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What Do You Want from Life?

Posted by editor on July 22, 2005 at 4:07 AM PDT

The many motivations of Java

One of the obvious yet seldom-appreciated facets of dealing with other members in the Java community is that we're not all in this for the same reasons. When open-source can be as passionate as an evangelical crusade or as mundane as a day-job -- and may literally be both -- it's not a safe bet that you're coding Java applications in the same way and for the same reasons as the next guy or gal over. Did you get started because you wanted to write apps for Windows users without actually writing Windows apps per se? Did you join in because there was so much activity in the Java community? Or was it an online job advertisement (or a hundred of them) that called your attention to Java?

Wrapping up in the form of a big question: why are we doing this?

Of course, when we stumble over big questions in our editorial chats, we often interject "that should be a poll!" So, today's java.net poll asks "What do you like most about being a Java developer?" Cast your voice on the front page, then visit the results page to join in the discussion.


In today's Weblogs.
Scott Ellsworth argues Generics considered keen:
"Ken Arnold makes a good case for generics being poorly thought out. I take issue, though, with the claim that we should avoid them."

Malcolm Davis's JavaOne postmortem notes that
"The pdf's for JavaOne technical sessions are now available for download. However, there is more to JavaOne than technical sessions, including the BOF, Pavilion, and people."

Some ideas on Cleaning up an MBean when its resource dies from Eamonn McManus:
"A frequent way of using MBeans is to connect an MBean to another Java object that represents the resource being managed. When that resource goes away, we want the MBean to go away too. One way to achieve that is to create a "weak" MBean that detects when the resource is no longer referenced. That's not necessarily the best way."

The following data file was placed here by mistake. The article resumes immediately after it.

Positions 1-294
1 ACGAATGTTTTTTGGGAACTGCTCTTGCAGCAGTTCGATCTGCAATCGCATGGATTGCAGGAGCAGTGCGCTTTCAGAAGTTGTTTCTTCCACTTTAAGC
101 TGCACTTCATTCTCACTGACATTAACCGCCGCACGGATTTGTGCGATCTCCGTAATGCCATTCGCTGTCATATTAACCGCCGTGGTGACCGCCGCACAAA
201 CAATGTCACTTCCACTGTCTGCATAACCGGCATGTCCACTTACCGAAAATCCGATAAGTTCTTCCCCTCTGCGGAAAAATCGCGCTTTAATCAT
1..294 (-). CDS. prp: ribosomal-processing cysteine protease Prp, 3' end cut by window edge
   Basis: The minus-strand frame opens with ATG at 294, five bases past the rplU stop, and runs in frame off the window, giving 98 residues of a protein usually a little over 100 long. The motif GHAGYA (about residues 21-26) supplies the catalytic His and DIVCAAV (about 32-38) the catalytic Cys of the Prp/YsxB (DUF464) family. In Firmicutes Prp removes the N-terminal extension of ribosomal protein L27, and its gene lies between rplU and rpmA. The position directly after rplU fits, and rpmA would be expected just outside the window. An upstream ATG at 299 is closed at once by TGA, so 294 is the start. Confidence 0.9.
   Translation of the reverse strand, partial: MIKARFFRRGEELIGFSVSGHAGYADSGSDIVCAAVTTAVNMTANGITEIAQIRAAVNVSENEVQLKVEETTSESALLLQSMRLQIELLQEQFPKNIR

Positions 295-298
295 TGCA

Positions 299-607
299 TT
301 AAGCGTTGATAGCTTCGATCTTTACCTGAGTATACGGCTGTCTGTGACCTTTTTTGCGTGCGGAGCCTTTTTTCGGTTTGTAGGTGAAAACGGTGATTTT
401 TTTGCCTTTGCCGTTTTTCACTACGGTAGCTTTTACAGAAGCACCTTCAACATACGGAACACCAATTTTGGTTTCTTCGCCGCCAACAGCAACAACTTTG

In Also in
Java Today
,
with a tip of the hat to Lewis Carroll's "Jabberwocky", Hacknot's Beware The GUI Builder considers, and ultimately rejects, the appeal of graphic applications to help build GUI's: "Attempting to use them in the prescribed manner is generally a bad idea. They shield the programmer from coding details that they must eventually conquer anyway, introduce an unnecessary tool dependency into the development cycle, and discourage re-use."

DOM, SAX, StAX? Don't entirely care? Chances are you already know about JAXP, the Java API for XML Processing. Rahul Srivastava says "JAXP is a lightweight API to process XML documents by being agnostic of the underlying XML processor, which are pluggable," and in the XML.com article The Evolution of JAXP, he shows off the many tasks to which JAXP can be applied.


In Projects and
Communities
,

Will Iverson's weblog entry Comments on Ajax and Web Frameworks, collects comments from developers using web frameworks and/or AJAX to build their applications. The feedback includes requests for an AJAX/JavaScript abstraction, and an appropriate component framework.

A success story from the JXTA Community: In a post to the JXTA dev list, Stephen Montgomery describes the success of the Chinook platform. Chinook is an open-source, peer-to-peer platform for bioinformatics analysis. The platform was recently featured in Nature Methods, a journal for life sciences and chemistry.


In today's Forums,
brucechapman has a practical suggestion
Re: Are you for or against "native XML support" in Dolphin?:
"To have a play with XML Literals in Java SE 5, see the Rapt Library's DomLiteral. To download the jar file go to their document list. So is it any use? Not generally, but it is GREAT for writing unit tests for code that processes XML. You can put the test XML data inside the unit test source code, and that makes the test code much easier to read and write."

kohsuke updates the Java WS & XML Community News forum with the news that
Sun plans to make all its software free:
From InfoWorld: Sun plans to make all its software free: Sun Microsystems president and COO Jonathan Schwartz on Thursday cited the company's plans to eventually offer all of its software for free as a way to build communities around its technologies. "The net upside of that is we get more people engaged in our community," Schwartz said of Sun's plans while speaking at the AlwaysOn conference here. Sun currently offers its Solaris operating system components freely via open source. Technologies such as Java also are downloadable at no charge. "We've been trying to faithfully explore how to deliver our products and technologies for free," Schwartz said.


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The many motivations of Java